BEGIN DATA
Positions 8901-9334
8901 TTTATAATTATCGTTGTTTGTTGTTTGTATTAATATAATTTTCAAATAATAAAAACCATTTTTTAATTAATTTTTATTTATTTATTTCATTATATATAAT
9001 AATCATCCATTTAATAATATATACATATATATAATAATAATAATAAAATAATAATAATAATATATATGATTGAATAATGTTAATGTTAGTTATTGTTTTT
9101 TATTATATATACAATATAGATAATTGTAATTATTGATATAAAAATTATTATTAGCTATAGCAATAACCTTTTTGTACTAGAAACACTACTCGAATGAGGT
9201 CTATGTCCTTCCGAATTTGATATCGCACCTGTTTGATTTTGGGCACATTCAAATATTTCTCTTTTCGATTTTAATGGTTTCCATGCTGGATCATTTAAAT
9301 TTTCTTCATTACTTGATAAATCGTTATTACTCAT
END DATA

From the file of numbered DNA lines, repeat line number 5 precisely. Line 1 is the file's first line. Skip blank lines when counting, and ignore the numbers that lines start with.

9201 CTATGTCCTTCCGAATTTGATATCGCACCTGTTTGATTTTGGGCACATTCAAATATTTCTCTTTTCGATTTTAATGGTTTCCATGCTGGATCATTTAAAT